Angel holds the metal D against a sketch of a farmhouse and says, “All your straight lines are absolutely straight.” He sets the D flat against a watercolor of a cottage, and her lines are all perfect. “This is a protractor,” he says. “You use it to measure angles.”
Angel sets the protractor against picture after picture and says, “Your angles are all perfect. Perfect ninty-degree angles. Perfect forty-five-degree angles.” He says, “I noticed this on the chair painting.”
He picks up the V-shaped tool and says, “This is a compass. You use it to draw perfect curves and circles.” He stabs one pointed leg of the compass in the center of a charcoal sketch. He spins the other leg around the first leg and says, “Every circle is perfect. Every sunflower and birdbath. Every curve, perfect.”
Angel points at her pictures spread across the green sofa, and he says, “You’re drafting perfect figures. It isn’t possible.”
Just for the record, the weather today is getting really, really pissy right about now.
The only person who doesn’t expect Misty to be a great painter, he’s telling her it’s impossible. When your only friend says no way can you be a great artist, a naturally talented, skilled artist, then take a pill.
Misty says, “Listen, my husband and I both went to art school.” She says, “We were trained to draw.”
And Angel asks, was she tracing a photograph? Was Misty using an opaque projector? A camera obscura?
The message from Constance Burton: “You can do this with your mind.”
And Angel takes a felt-tipped pen from his camera bag and gives it to her, saying, “Here.” He points at the wall and says, “Right there, draw me a circle with a four-inch diameter.”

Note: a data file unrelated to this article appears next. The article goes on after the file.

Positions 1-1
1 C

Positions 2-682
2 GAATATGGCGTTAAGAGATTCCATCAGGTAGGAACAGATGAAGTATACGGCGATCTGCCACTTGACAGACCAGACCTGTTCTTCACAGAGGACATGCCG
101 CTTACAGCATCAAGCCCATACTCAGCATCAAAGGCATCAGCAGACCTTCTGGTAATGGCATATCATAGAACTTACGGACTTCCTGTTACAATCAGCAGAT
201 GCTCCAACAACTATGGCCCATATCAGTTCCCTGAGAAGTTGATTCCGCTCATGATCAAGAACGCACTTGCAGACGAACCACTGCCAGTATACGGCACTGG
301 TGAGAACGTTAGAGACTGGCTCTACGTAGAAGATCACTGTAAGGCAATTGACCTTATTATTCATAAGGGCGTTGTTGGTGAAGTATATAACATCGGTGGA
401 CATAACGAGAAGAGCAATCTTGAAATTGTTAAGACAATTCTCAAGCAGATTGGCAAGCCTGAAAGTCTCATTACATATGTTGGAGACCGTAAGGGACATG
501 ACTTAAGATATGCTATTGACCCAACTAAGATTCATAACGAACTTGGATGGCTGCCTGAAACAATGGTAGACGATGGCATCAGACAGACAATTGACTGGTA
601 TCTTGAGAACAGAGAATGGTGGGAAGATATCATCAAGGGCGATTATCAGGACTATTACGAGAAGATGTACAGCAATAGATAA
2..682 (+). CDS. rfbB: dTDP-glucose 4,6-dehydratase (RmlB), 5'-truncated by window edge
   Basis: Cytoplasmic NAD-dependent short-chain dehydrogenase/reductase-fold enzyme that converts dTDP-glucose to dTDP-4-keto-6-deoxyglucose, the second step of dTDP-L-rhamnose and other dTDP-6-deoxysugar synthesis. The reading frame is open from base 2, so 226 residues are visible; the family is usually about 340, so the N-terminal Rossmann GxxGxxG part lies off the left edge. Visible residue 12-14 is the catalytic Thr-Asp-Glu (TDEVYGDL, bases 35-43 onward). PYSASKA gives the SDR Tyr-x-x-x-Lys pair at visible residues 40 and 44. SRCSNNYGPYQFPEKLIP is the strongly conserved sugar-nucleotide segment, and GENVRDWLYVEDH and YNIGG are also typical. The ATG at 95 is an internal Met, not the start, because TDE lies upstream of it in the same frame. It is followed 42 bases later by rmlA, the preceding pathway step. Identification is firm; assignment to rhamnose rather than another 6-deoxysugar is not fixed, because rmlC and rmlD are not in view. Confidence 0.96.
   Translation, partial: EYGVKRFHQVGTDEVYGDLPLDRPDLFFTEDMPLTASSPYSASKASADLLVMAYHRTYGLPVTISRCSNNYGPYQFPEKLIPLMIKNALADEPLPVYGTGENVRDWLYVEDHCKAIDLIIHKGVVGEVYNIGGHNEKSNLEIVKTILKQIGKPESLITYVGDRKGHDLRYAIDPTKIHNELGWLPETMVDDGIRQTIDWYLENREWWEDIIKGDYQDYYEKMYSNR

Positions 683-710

With the pen, without even looking, Misty draws him a circle.
And Angel sets the straight edge of the protractor, the edge marked in inches, against the circle. And it’s four inches. He says, “Draw me a thirty-seven-degree angle.”
Slash, slash, and Misty marks two intersecting lines on the wall.
He sets on the protractor and it’s exactly thirty-seven degrees.
He asks for an eight-inch circle. A six-inch line. A seventy-degree angle. A perfect S curve. An equilateral triangle. A square. And Misty sketches them all in an instant.
According to the straightedge, the protractor, the compass, they’re all perfect.
“Do you see what I mean?” he says. He pokes the point of his compass in her face and says, “Something’s wrong. First it was wrong with Peter, and now it’s wrong with you.”
Just for the record, it seems Angel Delaporte liked her loads better when she was just the fat fucking slob. A maid at the Waytansea Hotel. A sidekick he could lecture about Stanislavski or graphology. First she’s Peter’s student. Then Angel’s.
Misty says, “The only thing I see is how you can’t deal with my maybe having this incredible natural gift.”
And Angel jumps, startled. He looks up, eyebrows arched with surprise.
As if some dead body just spoke.
He says, “Misty Wilmot, would you just listen to yourself?”
Angel shakes his compass point at her and says, “This isn’t just talent.” He points his finger at the perfect circles and angles doodled on the wall and says, “The police need to see this.”